Collaring the coastal elephants (Kipini Conservancy)


by Alice Leslie

Date Published

On the 13th of February Save the Elephants and the Kenya Wildlife Service sent a team of eight down to the North Kenyan coast in pursuit of some of Kenya’s last coastal elephants. In this remote and wild forest that flanks the shores of the Indian Ocean, there lives a very shy and heavily poached population of elephants. Very little is known about these animals and we were really excited to have the opportunity to find out more about them.

On arrival we set out immediately in Save the Elephants’ aeroplane to look for signs of elephant, but our task proved much harder than we’d expected. Even with intensive aerial surveillance and reports from scouts and local communities on the ground we were unable to find any clues. In the words of our senior researcher, David Daballen, “there was not even a sausage of an elephant for the first two days!”

We were eventually heartened by fresh tracks in wet sand, and reports from KWS rangers and scouts of recent sightings.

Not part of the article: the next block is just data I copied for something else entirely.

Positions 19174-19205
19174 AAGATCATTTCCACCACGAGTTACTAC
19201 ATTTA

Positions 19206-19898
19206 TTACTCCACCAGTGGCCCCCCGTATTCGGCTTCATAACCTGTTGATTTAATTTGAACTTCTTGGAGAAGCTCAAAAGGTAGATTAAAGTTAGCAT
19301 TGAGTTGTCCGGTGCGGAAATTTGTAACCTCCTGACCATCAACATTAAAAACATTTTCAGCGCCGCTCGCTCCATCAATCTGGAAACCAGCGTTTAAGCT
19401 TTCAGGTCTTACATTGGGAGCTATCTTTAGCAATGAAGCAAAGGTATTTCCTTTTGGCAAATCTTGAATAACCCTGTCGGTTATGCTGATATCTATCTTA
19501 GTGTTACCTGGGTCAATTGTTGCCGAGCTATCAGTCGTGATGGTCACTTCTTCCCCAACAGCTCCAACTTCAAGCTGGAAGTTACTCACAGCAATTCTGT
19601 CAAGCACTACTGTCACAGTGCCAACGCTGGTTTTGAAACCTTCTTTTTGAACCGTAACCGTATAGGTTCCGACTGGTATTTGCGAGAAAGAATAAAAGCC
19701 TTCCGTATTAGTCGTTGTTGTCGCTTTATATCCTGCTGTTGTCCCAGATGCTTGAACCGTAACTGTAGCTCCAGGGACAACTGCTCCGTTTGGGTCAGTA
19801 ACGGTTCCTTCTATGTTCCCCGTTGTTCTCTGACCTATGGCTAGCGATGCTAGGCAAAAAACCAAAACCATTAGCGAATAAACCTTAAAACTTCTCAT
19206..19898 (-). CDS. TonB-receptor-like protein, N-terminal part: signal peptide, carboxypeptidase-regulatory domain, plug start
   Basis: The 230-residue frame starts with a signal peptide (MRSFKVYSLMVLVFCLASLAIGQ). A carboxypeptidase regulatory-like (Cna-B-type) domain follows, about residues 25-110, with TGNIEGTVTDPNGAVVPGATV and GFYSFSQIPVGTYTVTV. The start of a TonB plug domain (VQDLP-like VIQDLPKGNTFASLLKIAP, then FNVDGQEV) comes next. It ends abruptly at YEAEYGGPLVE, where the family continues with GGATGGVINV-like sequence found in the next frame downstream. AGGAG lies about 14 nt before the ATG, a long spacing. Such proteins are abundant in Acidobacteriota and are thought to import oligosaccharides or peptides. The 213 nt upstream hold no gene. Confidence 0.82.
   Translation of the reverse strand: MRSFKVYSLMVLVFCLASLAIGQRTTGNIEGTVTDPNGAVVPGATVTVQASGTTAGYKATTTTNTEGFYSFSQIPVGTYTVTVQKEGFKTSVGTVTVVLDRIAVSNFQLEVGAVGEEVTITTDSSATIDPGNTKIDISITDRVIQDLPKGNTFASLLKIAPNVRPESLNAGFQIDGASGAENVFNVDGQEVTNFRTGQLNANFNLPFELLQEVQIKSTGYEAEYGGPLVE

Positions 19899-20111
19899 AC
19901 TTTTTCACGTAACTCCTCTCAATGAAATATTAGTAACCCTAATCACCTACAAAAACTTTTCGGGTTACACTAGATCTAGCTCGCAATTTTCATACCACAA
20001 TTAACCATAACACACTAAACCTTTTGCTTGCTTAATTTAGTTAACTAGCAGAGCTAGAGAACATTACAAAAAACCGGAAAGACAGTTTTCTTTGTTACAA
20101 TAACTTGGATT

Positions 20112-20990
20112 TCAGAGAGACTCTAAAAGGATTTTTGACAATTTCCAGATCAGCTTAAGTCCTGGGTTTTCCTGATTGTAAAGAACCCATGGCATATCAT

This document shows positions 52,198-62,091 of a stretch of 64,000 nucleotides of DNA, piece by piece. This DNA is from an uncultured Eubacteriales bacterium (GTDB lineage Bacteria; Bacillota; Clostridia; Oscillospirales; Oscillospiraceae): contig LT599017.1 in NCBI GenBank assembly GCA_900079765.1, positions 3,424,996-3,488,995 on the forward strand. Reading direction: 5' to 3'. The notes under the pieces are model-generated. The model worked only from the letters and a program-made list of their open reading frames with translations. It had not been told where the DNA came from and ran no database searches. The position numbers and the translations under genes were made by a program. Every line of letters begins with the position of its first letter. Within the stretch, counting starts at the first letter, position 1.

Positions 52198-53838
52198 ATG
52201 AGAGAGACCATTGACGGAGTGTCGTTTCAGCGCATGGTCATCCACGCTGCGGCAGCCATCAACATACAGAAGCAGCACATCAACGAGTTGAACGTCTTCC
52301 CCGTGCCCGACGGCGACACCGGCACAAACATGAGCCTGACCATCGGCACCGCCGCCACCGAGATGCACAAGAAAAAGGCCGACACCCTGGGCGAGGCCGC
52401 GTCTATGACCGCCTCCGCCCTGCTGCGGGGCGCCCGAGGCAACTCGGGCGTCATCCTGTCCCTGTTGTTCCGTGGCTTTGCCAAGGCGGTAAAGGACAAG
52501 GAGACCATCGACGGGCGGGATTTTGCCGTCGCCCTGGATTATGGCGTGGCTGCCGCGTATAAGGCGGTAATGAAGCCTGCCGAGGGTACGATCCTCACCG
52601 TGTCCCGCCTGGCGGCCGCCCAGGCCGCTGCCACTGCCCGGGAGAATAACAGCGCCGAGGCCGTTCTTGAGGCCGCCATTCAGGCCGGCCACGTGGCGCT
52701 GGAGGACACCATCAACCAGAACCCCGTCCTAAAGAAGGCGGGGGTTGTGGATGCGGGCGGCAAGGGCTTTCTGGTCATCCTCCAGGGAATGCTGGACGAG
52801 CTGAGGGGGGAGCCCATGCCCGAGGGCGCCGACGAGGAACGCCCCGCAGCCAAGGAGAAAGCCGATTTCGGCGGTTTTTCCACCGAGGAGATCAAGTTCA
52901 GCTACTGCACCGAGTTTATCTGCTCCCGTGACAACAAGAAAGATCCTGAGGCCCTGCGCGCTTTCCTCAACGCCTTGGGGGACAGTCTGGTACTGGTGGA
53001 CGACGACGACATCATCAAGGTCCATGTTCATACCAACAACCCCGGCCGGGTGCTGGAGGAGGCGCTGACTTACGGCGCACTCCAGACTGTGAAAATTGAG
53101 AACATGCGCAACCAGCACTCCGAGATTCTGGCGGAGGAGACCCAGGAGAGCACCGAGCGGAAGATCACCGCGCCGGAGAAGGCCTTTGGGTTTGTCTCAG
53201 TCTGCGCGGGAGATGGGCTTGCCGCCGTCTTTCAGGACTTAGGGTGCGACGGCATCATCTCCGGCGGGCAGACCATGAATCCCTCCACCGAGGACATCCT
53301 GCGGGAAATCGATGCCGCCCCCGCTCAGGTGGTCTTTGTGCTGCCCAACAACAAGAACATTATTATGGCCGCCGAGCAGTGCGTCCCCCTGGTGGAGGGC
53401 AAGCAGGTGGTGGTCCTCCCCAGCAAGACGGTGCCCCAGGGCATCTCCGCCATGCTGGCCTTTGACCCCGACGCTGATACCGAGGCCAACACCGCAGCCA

On our third day we saw a family of elephants and a bull in a sandy opening, but they quickly vanished under the thick canopy of trees. We stayed with them and by using a helicopter, we were able to dart and attach a satellite tracking collar to the bull.

Throughout the operation STE’s plane kept watch for the rest of the family, circling above the helicopter. We call this bull Tana, as we first met him around the Tana River Delta, a beautiful wide river flowing into the Indian Ocean.

On day four we set out early and after two hours of flying spotted an elephant’s back flashing through the forest. Three large bulls were moving through dense forest in Kipini Conservancy, just south of Lamu. Luckily, we managed to collar our second elephant, an enormous bull with short thick-set tusks which we named Kipini.

We are now watching Kipini and Tana daily on Google Earth, following their movements as they travel through seemingly impenetrable forests, entering clearings for food and water.

We hope to return to attach more collars further North, close to Kiwayu and up towards Somalia, in the near future. Watch this space!

Save the Elephants would like to thank everyone who has helped us with this very difficult and expensive operation. In particular the US Fish and Wildlife Service, The Disney Worldwide Conservation Fund, Kipini Conservancy, Manda Bay, Halvor Astrup, all individual donors and our partners and friends within the Kenya Wildlife Service.